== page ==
Thirteen: the number of consecutive points that Serena Williams lost Tuesday in the first round of the 2012 French Open. Williams lost six of those in the tie-break of the second set, and the first seven of the third set.
For years, people have said that Coria’s performance at Roland Garros in 2004 was the worst choke in French Open history. But after Tuesday, Serena takes the cake.
Let’s set the scene to Serena’s shutdown.
Williams was hot off a victory in Madrid and had won the last 17 matches, all on clay. Williams also boasted an impressive 46-0 record in the first round of every Grand Slam.
Now, it’s 46-1.
No. 5 Williams took the first set 6-4 over No. 111 Virginie Razzano of France, and it looked like she would get the second as well. Williams was up 5-1 in the tiebreaker of the second set, just two points away from moving on to the second round, when she had some serious neck restriction; she choked.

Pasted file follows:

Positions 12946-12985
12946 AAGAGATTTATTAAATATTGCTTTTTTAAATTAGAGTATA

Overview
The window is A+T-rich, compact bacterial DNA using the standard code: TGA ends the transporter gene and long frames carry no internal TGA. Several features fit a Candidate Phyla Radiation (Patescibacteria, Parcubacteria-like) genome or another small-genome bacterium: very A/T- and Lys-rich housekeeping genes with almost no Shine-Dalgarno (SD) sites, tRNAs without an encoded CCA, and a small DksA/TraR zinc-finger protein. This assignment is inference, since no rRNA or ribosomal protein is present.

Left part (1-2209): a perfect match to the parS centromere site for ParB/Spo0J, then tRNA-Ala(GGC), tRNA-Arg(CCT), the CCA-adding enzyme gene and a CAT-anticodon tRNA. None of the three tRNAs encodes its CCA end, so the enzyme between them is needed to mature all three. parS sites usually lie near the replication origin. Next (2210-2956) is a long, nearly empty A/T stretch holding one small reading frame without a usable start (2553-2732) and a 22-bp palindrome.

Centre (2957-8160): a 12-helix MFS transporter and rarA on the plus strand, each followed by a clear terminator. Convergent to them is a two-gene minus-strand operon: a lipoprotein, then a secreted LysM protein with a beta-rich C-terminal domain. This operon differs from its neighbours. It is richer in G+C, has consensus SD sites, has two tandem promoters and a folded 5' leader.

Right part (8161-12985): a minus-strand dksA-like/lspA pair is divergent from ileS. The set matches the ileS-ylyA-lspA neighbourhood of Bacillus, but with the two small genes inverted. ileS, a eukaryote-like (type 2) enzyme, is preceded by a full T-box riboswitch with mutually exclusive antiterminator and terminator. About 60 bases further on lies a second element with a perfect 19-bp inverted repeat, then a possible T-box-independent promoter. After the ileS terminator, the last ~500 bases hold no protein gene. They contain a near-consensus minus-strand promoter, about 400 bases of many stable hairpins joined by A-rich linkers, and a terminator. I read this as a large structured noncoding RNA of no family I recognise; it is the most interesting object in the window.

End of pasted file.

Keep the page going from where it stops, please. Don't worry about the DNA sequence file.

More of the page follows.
The crowd was cheering for Razzano, the hometown favorite who had lost her fiancé just eight days before the 2011 French Open, and apparently Williams didn’t like it. Although she didn’t say it out loud, her performance said it all.
After losing six consecutive points in the tiebreaker and the second set, Williams walked back to her chair, blew her nose and wiped her eyes. She walked back to the baseline, staring at her racket, praying for an answer. But her racket wasn’t saying anything.
Serena looked like a ghost during the third set. In the blink of an eye, she was down 5-0. Williams briefly rallied, pushing Razzano to 5-3.
But in a grueling 23-minute game, filled with 11 deuce points, eight of them match points for Razzano, Serena pounded the last nail into her own coffin. Williams was simply putting too much pace on her returns, and either dumped them straight into the net or sent them sailing way past the baseline.
Backed by the crowd, Razzano was able to finish off Williams, dotting the last period in the greatest choke performance in French Open history.